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Home internet should be FBT-exempt for employers that allow staff to work flexibly: Telstra’s federal budget pitch

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Home internet services should be treated as fringe benefits to take account of the fact that more Australians are working from home, telecommunications giant Telstra says.

In a submission to the federal government ahead of the May budget, Telstra’s director of taxation John Burke said the current law was outdated and needed a revamp to take into account flexible work arrangements.

In a submission to the federal government ahead of the May budget, Telstra said tax laws need to take into account ... In a submission to the federal government ahead of the May budget, Telstra said tax laws need to take into account flexible work arrangements. Photo: Peter Braig

Section 58X of the Fringe Benefits Tax Assessment Act was not designed with that in mind, he said.

The fact that these items are now regularly used as part of a worker’s normal employment, should be taken into account, Mr Burke said.

Currently reimbursement or payment of home internet service fees used for private purposes attract a fringe benefits tax that is paid by the employer.

Australian Taxation Office guidance states: “If entities do not hold otherwise deductible declarations signed by employees, the total payment for home telephone and home internet services becomes a fringe benefit, even if part of the use was for work-related purposes.”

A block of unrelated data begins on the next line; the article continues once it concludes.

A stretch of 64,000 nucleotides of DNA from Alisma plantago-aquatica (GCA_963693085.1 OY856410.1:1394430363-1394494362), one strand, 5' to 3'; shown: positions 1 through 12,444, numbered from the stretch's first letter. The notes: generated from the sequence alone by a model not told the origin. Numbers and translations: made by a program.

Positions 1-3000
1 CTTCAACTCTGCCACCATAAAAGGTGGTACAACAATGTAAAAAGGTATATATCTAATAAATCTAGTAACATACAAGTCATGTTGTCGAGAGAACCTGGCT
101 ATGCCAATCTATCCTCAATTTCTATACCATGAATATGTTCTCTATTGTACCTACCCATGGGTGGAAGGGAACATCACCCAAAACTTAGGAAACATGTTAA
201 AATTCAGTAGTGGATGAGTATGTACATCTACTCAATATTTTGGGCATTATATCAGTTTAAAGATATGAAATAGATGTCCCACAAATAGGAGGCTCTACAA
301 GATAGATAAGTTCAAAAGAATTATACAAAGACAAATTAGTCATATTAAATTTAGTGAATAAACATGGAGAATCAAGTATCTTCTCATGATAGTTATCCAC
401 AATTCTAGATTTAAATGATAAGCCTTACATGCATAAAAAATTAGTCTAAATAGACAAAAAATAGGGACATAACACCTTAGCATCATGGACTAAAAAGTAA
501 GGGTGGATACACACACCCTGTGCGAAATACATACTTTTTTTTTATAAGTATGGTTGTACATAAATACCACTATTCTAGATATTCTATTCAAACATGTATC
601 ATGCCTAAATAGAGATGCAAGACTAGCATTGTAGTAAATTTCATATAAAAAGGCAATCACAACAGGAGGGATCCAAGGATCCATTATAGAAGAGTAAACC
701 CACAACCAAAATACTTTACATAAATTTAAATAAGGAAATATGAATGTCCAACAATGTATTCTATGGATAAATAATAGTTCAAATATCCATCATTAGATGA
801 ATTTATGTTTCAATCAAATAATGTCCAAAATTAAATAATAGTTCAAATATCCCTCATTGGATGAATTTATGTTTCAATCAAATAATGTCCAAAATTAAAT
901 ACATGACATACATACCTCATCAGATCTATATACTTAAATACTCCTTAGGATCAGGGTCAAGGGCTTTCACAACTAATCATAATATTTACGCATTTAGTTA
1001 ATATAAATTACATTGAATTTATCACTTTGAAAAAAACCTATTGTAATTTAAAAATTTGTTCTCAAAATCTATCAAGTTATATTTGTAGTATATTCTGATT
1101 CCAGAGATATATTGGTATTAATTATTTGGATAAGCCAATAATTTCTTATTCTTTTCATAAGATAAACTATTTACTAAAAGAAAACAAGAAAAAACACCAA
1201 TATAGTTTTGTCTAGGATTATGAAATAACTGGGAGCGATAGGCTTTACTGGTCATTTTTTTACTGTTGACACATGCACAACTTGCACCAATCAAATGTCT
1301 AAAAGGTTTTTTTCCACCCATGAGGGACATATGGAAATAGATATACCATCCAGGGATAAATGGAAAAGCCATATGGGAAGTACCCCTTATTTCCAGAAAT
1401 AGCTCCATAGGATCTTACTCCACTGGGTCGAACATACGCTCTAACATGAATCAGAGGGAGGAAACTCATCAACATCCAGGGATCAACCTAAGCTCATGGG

Mr Burke said in the submission: “We believe that Section 58X should expressly provide that any associated telecommunications and fixed or wireless internet access services provided by the employer for the purposes of operating the eligible work-related item primarily for work, be also exempt from FBT.

“This would include the provision of voice and video call services, short messaging services, and wireless or fixed-line home broadband internet access.”

The submission comes as the Turnbull government considers introducing a “standard deduction” for all taxpayers in the May budget, in a bid to claw back an estimated $22 billion in tax deductions claimed by individuals for work-related expenses each year. 

In its recent submission to the federal government’s inquiry into tax deductibility, the ATO said it was “concerned about the level of non‐compliance in relation to work‐related expenses”.  

It said there were 8.6 million taxpayers claiming a total of $21.8 billion in work-related expenses in their 2015 tax returns, accounting for about 60 per cent of total deductions. 

Of these, 7.5 million (87 per cent) were taxpayers who are not in business, claiming $18.8 billion.

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